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The Tokyo Aquatics Centre
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The Tokyo Aquatics Centre

Photo by Kiminasa Mayoma | Shutterstock

As the world fights to re-emerge from the pandemic, the question remains whether or not the “2020” Tokyo Summer Olympics will go forward. If it does, the gathering will feature a beautiful new aquatic center, built for the games but designed for mixed use once the torch has been extinguished.

By Eric Herman

The 2020 Tokyo Summer Olympics may have been delayed a year but they are currently rescheduled for July 23, through Aug. 8. Whether or not the games move forward remains an open and controversial question. Although cancelling the games would have widespread financial consequences for Tokyo and indeed, the entire Olympic movement, the pandemic is currently accelerating in Japan and there is strong public opposition to the games.

Assuming they do take place, as is always the case for the summer games, swimming will be one of the most popular event categories. Among several architecturally striking venues built for the games, the Tokyo Aquatics Center is ready for its close up.

Built by the Tokyo Metropolitan Government (TMG) at a cost of just over half a billion dollars, and completed back in February 2020, the natatorium was designed by Japanese architecture and engineering practice of Yamashita Sekkei, which did the preliminary design with Austrailia’s Cox Architecture consulting on final design and engineering in conjunction with general contractor, Obayashi Corporation.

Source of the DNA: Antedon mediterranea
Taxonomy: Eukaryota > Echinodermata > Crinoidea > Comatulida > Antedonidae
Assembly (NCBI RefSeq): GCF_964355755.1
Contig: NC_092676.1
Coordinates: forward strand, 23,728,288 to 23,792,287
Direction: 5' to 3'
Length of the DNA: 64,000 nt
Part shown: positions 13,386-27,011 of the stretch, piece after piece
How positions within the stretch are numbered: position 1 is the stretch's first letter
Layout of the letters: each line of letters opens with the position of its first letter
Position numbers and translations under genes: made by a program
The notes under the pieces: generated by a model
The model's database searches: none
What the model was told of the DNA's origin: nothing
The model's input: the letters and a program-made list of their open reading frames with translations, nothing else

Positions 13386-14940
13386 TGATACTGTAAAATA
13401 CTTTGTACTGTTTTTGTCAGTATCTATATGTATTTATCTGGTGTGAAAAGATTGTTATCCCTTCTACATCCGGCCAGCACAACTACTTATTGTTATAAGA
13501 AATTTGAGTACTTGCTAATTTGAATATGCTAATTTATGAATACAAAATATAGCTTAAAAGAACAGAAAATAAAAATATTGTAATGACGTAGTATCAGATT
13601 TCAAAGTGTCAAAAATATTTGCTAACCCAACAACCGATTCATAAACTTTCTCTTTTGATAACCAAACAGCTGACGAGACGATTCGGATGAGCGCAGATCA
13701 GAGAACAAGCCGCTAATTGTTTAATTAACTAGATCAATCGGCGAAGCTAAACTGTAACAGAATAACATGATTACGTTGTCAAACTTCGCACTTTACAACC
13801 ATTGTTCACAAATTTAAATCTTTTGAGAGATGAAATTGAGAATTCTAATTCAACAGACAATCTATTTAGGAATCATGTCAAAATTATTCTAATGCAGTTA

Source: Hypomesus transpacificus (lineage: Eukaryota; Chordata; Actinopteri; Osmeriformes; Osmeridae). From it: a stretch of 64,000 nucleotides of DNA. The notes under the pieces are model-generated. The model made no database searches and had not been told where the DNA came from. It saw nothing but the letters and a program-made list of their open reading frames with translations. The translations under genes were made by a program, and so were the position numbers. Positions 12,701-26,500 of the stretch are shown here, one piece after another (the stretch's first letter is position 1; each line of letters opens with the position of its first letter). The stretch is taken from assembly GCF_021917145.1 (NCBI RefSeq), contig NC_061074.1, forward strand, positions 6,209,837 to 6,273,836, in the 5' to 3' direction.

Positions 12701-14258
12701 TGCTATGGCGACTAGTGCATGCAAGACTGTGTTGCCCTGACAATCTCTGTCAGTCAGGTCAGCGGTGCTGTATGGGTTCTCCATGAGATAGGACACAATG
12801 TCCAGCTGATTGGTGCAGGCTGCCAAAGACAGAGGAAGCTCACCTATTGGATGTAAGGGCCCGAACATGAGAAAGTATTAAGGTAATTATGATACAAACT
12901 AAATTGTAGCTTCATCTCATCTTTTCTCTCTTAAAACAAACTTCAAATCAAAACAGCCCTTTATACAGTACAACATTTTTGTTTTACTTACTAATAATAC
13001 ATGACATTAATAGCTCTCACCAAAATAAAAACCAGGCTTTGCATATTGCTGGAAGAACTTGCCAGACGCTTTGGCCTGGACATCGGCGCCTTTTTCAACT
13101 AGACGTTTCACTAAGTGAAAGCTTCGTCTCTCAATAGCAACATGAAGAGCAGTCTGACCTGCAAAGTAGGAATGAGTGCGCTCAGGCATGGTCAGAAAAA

The facility stands as a shining example of what a modern aquatic center can be. The striking contemporary structure is 121 feet tall with four floors above ground, one below, boasting a staggering 705,036 square feet of interior space. The facility stands as a shining example of modern aquatic center with careful attention given to every detail, from the bathrooms to the pool’s heating and treatment systems. According to TMG, the structure required approximately 1,765,733 cubic feet of concrete. The center includes the 50-meter competition pool, a secondary warm-up pool, and the diving pool with sleek diving platform structure.

Based on the Tokyo 2020 Accessibility Guidelines, the facility was designed for accessibility for people of all categories, the elderly, handicapped, young children and even people with service dogs, which is essential when considering its future role as a multi-use public aquatics center. TMG provided special attention to sight lines within the 15,000-seat spectator area including the spacious standing room areas. And as is true of all the Tokyo Olympic venues, sustainability was top priority. The venue’s solar panels and geothermal heat exchanger system used to heat the pools are designed to significantly limit the center’s carbon footprint.

In an unusual twist, construction began with the 7,000-ton, 33-foot-thick roof. While unconventional, by starting with the roof, the construction timeline was dramatically reduced. Crews hoisted it up to its 121 finished height in three steps supported by four core pillars. Once in position, the pillars were removed and the remaining construction took place beneath the roof, which provided protection from weather and controlled building environment.

As is true of all Olympic swimming venues, the facility was built to strict guidelines maintained by the Federation Internationale De Nation (FINA), meaning among other things the massive project was built with precise construction with acceptable tolerances between 0 to 10. TMG adopted an innovated design-build system for construction management and quality control. 

The competition is expected to host 928 athletes competing in a record 37 events, including one mixed-gender event, a 4-by-100 mixed medley relay.

As for the fate of Games of the XXXII Olympiad, the phrase, “Let the games begin,” has, for now at least, become “Will the games begin?”

Image attribution: Photos by Kiminasa Mayoma | Shutterstock.

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